State Medicaid Agencies have historically engaged in an epic balancing act.  Federal law requires State Medicaid Agencies to ensure beneficiaries have access to medically necessary services.  Federal law also requires State Medicaid Agencies to safeguard their Medicaid Programs against fraud, waste or abuse in billing for Medicaid services.  Balancing those competing requirements has long proven challenging.

Indeed, that very challenge is why federal law also requires State Medicaid Fraud Control Units (MFCUs) be housed outside of the State Medicaid Agencies, and that the State Medicaid Agencies have no authority over which cases the individual MFCUs investigate or prosecute under applicable civil or criminal statutes.  Concerns over access to care should not factor into prosecution judgments in the face of allegations of Medicaid fraud.

No state is more emblematic of the challenges presented by that balancing act than Texas.  But Texas may also be a case study in why use of private Medicaid Management and Medicaid Managed Care companies is no panacea for those challenges.  Moreover, Texas may be a case study in the importance of private Medicaid Management and Medicaid Managed Care companies understanding the depth of those challenges and the need to fully assess what the company may be taking on, before contracting to provide Medicaid services in a particular state. Continue Reading Texas:  A Cautionary Tale for Medicaid Management and Managed Care Companies

States may be starting to take aim at prescription automatic refill programs. Automatic refill programs have been proven to increase patient adherence, especially among patients with chronic conditions. However, these programs are not popular among regulators: Medicare Part D and several state boards of pharmacy have prohibited these programs for mail order pharmacies and an increasing number of state Medicaid programs are prohibiting automatic refill programs for both mail and retail pharmacies. Regulators argue that automatic refill programs result in waste to the system, stockpiling, and federal program payment for unneeded prescriptions.

Last week, Wal-Mart and Sam’s Club paid $825,000 to the Minnesota Attorney General and the Department of Justice to settle allegations that they violated the False Claims Act and Minnesota False Claims Act by automatically refilling prescriptions and billing Medicaid without a specific authorization from the patient. These alleged violations appear to be for prescriptions filled at both retail and mail. Continue Reading The Hazards of Prescription Auto-Refill Programs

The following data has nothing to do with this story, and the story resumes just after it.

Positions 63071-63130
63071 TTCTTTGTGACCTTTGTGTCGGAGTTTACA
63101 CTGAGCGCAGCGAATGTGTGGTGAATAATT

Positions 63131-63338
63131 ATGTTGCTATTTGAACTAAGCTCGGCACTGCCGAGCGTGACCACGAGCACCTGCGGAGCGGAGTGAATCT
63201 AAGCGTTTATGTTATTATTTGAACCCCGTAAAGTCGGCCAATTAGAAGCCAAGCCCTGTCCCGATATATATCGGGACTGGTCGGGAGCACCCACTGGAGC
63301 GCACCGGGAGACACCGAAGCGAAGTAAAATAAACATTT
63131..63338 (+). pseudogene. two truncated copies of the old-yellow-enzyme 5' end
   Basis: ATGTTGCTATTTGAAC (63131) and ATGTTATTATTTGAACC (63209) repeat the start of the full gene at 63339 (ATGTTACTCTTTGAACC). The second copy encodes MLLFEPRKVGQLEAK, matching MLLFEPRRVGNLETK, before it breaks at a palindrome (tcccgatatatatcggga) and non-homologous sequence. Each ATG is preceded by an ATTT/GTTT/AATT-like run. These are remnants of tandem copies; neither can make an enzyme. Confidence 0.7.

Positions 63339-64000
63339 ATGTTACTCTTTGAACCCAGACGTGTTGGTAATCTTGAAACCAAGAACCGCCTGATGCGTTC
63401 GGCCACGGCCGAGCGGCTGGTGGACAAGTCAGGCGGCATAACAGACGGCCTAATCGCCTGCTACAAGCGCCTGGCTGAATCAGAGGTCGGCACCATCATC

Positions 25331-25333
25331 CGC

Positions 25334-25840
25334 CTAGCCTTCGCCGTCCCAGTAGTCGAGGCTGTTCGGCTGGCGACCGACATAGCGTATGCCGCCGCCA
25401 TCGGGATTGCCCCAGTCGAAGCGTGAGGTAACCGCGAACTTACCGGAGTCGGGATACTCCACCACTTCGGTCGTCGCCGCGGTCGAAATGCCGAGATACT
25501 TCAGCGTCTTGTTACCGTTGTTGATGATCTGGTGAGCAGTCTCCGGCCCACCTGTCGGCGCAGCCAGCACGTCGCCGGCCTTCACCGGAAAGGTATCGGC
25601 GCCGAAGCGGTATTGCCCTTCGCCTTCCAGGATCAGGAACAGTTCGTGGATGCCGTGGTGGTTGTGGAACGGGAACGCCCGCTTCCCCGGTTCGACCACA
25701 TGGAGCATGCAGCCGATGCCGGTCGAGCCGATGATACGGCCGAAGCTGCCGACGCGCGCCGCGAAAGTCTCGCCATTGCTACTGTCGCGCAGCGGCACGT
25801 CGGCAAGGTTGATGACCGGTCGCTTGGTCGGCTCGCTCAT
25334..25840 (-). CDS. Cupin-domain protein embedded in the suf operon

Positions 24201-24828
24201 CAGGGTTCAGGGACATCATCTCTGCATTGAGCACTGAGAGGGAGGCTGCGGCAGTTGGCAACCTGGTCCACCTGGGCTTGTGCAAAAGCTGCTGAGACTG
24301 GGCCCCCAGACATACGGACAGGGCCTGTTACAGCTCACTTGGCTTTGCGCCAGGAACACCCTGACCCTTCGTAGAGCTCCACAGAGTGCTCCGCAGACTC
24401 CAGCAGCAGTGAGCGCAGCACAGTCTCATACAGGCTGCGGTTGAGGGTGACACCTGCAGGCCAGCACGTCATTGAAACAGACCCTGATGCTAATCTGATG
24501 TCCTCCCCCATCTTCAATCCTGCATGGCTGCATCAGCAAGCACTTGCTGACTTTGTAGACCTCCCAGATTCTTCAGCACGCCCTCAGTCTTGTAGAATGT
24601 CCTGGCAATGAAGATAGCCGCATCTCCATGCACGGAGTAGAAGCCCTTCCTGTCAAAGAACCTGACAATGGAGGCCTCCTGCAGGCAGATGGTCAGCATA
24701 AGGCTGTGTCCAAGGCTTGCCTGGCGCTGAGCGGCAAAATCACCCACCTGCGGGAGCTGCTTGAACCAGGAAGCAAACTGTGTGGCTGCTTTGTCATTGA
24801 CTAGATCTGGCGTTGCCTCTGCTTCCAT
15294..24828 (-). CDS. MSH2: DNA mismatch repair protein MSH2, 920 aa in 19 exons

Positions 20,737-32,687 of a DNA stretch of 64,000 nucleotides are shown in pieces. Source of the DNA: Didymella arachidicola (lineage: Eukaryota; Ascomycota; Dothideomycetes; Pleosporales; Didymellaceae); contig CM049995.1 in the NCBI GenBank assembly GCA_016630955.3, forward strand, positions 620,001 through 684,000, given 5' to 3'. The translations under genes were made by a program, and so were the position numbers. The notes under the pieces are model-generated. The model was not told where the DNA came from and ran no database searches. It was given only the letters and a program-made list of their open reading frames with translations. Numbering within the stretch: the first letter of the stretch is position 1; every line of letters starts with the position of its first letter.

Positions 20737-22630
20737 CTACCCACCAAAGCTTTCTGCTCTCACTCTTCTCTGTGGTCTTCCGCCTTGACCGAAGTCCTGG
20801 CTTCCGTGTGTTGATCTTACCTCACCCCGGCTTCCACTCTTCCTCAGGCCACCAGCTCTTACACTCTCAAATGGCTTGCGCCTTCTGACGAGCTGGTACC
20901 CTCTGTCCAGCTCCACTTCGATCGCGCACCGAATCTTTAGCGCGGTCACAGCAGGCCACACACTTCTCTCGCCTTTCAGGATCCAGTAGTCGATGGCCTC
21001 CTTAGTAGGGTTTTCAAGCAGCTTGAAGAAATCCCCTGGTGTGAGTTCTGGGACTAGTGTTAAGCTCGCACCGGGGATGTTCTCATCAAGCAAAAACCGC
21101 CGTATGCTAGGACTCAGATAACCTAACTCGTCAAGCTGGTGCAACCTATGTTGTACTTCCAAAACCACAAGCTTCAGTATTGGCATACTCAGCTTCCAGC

To date, 34 states (including D.C.) have adopted Medicaid expansion. Of the remaining 17 states, some are considering expanding Medicaid. States with recent activity relating to Medicaid expansion include Florida, Idaho, Maine, Missouri, Nebraska, New Hampshire, North Carolina, Utah, and Virginia.  Last week, Virginia became the latest state to expand Medicaid and also tied a Medicaid work requirement to the expansion. California is also exploring expanding Medicaid to undocumented adults.

Below we have highlighted recent state grassroots, legislative, and executive action to expand Medicaid. Continue Reading A Rundown of Recent State Action Relating to Medicaid Expansion

On January 11, 2018, CMS released a Letter to Medicaid Directors outlining guidance that work requirements can be used as a basis for eligibility for certain adult Medicaid beneficiaries through 1115 waivers. Medicaid beneficiaries that can be subject to work requirements include non-elderly, non-pregnant adult Medicaid beneficiaries who are eligible for Medicaid on a basis other than disability. The guidance also outlines that exemptions/protections from work requirements must be made for individuals who are medically frail or have substance use disorders. It also details that states should outline how they would support beneficiaries with limited employment opportunities (economically depressed area, rural area, transportation limitations, etc.). The guidance suggests state could use good cause exemptions similar to those used in SNAP and TANF. Continue Reading CMS Guidance on Work Requirements for Medicaid Eligibility